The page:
Klout is an online tool to measure someone’s influence in social media. Whether or not it actually effects influence is currently debated, because not everyone agrees that what they measure actually shows influence.
So how does it work?
Klout assigns a Klout Score from 1 to 100 based on the person being scored’s ability to drive action. Klout also figures out which of your topics are the most influential, who influences you, who you influence and other statistics about your influence. Klout’s website suggests it is like a social credit score.
Instead of looking at how many followers someone has or how many friends, Klout looks at the actions those followers or friends take. Klout counts Retweets, mentions, likes and comments. Another way to get a high score with Klout is to have a lot of highly influential people interacting with you on a regular basis.
How does Klout affect you?
A person’s Klout can land them a job. Some companies are now hiring bloggers who are rated as highly influential in the area the company is interested in having them work on. For example, a person who is influential about family trips may be tapped by Disney to blog for them.
The problems with Klout
Mark Schaefer did a great job of summarizing the main issues with clout in his blog post about why Klout matters. Here is his list:
- Klout cannot measure every type of influence. Never has. Never will.
- Klout can be “gamed.” Is there anything on the Internet that can’t be?
- It is uncomfortable being publicly rated and compared to other people.
- Yes, it is stupid that Klout thinks you’re influential about lamps or sheep. It is still in the early stages of development.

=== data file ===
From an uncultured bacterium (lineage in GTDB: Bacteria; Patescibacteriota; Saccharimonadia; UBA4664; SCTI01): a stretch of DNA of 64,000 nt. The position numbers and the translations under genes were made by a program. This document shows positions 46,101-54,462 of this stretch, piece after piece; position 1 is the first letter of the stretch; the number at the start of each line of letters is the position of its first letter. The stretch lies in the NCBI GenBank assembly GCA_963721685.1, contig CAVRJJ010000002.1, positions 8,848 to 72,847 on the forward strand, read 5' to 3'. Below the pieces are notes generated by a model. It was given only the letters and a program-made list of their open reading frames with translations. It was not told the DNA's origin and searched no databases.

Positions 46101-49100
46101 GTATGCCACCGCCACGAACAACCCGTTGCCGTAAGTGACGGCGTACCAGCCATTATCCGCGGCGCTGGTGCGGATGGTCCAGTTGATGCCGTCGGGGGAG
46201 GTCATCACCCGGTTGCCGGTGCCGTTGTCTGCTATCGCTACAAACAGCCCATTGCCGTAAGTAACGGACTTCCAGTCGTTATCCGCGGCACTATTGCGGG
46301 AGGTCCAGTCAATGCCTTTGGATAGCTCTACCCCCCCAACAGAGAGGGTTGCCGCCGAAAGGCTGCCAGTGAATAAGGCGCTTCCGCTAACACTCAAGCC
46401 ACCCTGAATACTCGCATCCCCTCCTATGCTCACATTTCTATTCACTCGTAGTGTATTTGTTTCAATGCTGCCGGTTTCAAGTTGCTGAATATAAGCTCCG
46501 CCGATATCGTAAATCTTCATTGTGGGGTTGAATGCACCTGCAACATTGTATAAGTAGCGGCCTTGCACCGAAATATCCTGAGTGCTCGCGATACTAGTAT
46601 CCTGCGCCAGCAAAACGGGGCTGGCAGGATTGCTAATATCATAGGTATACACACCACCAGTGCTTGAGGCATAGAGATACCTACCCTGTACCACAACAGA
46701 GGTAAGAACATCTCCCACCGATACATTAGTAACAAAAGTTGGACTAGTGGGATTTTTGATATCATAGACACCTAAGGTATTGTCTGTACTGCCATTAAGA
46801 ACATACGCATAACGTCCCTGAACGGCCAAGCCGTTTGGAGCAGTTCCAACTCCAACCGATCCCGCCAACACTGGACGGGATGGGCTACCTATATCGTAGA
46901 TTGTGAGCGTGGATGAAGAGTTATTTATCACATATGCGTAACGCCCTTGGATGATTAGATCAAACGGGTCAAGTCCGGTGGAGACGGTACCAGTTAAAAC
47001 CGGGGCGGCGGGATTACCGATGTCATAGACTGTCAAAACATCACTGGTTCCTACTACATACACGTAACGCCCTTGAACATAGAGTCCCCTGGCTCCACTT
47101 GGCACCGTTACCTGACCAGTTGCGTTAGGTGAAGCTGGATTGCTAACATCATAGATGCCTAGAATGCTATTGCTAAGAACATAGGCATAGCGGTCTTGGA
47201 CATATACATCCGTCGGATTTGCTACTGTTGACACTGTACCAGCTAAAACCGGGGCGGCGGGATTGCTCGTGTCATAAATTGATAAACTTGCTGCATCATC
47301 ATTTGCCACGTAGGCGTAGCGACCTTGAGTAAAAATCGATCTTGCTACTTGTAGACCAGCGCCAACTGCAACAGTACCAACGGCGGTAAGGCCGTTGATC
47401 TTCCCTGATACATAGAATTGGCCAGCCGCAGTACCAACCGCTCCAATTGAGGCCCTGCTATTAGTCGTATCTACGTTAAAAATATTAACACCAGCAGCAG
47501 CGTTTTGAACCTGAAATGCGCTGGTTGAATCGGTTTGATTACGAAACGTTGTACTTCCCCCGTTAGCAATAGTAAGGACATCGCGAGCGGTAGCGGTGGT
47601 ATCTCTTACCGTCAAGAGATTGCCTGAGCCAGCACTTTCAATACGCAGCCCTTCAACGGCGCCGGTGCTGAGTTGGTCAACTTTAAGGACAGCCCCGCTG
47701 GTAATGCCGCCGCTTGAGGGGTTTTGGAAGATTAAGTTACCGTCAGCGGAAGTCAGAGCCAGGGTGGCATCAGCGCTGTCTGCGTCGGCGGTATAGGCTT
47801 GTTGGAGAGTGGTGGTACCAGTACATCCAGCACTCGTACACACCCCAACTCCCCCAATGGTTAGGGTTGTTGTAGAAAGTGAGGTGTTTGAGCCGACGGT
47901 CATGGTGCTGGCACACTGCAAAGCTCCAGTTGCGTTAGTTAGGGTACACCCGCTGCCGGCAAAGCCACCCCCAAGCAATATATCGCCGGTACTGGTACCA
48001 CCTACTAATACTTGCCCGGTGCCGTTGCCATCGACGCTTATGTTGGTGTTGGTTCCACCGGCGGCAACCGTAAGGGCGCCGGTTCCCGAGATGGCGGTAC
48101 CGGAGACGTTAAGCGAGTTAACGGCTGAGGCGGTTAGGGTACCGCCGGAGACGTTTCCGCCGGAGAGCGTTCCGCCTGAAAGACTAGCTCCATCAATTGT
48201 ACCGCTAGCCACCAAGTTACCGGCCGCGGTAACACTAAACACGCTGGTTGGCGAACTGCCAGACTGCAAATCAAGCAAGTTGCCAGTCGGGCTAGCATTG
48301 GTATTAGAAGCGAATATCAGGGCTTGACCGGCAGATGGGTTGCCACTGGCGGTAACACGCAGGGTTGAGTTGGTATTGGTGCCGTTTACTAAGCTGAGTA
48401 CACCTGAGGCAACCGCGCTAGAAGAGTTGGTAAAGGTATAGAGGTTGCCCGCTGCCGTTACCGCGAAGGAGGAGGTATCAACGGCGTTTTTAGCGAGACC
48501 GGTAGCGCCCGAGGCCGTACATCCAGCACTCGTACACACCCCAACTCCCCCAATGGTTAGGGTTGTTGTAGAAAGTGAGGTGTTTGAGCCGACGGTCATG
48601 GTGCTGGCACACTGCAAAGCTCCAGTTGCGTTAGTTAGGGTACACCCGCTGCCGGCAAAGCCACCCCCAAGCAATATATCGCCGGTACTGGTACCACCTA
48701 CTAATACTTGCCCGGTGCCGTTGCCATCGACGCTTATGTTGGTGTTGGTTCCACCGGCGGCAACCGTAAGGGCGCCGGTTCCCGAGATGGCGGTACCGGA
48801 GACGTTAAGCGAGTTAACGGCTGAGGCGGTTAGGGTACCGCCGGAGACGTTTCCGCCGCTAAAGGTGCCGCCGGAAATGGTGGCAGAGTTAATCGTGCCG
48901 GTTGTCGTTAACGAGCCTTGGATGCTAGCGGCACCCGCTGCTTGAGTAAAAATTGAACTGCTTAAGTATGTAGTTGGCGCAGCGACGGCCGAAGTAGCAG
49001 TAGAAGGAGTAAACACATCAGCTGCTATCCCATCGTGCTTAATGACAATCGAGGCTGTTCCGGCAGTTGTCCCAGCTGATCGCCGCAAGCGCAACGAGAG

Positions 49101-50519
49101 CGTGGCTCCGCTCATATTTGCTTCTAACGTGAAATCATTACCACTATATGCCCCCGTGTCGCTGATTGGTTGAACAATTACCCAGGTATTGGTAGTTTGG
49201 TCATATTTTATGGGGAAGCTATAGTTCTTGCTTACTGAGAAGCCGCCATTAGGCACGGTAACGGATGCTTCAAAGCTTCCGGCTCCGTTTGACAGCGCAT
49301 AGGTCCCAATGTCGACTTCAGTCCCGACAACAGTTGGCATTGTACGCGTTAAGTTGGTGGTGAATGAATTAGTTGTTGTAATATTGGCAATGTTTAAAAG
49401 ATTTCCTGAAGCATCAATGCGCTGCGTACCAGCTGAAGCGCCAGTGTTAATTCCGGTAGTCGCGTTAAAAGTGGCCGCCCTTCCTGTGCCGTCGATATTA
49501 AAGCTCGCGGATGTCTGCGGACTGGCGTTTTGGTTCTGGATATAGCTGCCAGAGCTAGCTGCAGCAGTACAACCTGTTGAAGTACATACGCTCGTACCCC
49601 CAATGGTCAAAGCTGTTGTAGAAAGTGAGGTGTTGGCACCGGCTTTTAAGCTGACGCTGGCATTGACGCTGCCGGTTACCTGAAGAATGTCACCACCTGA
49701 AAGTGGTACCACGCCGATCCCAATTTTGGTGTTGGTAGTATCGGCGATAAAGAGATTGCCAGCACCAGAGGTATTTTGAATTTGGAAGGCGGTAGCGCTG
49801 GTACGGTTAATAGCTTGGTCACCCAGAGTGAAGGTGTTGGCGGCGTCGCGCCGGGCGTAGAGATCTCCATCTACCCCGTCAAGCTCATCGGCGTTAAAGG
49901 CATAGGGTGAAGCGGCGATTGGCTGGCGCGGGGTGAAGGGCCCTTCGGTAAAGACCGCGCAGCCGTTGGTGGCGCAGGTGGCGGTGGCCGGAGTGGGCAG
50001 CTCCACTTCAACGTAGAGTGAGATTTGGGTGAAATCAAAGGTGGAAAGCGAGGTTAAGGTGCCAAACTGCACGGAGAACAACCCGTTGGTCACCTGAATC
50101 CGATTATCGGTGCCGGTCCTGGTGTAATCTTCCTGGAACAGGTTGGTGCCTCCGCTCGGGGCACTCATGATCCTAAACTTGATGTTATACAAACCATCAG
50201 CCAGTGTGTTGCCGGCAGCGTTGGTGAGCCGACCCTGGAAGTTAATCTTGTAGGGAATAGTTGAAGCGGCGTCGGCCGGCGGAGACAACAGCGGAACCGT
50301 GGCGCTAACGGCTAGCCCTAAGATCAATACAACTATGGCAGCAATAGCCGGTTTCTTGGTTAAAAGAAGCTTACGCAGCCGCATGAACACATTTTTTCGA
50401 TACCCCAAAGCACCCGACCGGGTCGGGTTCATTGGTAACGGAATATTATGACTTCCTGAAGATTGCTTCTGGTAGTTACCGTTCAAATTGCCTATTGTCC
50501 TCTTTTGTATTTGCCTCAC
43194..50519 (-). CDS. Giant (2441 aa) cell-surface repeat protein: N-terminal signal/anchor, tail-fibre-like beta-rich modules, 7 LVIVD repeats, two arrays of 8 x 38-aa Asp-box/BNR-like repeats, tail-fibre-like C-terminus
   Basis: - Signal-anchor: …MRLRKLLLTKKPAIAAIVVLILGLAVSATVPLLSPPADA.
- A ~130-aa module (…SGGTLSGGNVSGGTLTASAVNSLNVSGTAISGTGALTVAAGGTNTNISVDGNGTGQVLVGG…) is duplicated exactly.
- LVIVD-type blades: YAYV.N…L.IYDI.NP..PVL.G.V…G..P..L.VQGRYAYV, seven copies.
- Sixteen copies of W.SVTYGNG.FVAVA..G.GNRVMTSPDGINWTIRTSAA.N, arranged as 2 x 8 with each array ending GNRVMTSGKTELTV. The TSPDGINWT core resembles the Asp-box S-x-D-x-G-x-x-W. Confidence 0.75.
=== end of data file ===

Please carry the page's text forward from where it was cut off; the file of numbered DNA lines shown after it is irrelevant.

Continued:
People argue that Klout is looking at the wrong standards to measure influence, and that many people read blogs and tweets without responding. Not responding or retweeting does not mean that person is not being influenced.
People can also trick Klout with some examples being:
- Spamming the comments (person may have 100 comments but they are all spam).
- The same few people comment a lot (person may have 100 comments but it is all by the same three people).
- Comments may actually be unrelated or simply friends posting to raise a Klout score.
Why Klout could be important
On the other hand, once again as Schaefer suggests,
“The ability to create and move content is the absolute key to online influence. …..That’s what Klout is trying to do. They are finding the people who are experts at creating, aggregating, and sharing content that moves online.”
The argument here is that despite the pitfalls and problems people have with Klout, it is still measuring social media influence in some way, which is useful and necessary in today’s social-media-crazed world.
Chart indicating Klout may be important
Although the methodology used is questionable, this chart suggests that people are more likely to interact and submit a form for people with high Klout scores. This particular study found the rate to be about “six times more likely” which would certainly prove Klout score to be relevant. However, as I mentioned the methodology was a little shaky, so it merely suggests instead of proves.
So should you use Klout and discover your score?
If the trend continues and you feel you reach a lot of people, then sign up for Klout and find out your score. There are also perks to membership including the possibility of a company sending you products to try so you can influence people about it.
If you do not currently feel that you influence a lot of people, then a Klout score may become what “the number of followers on Twitter” has become for many people: just a goal to reach instead of something earned or relevant.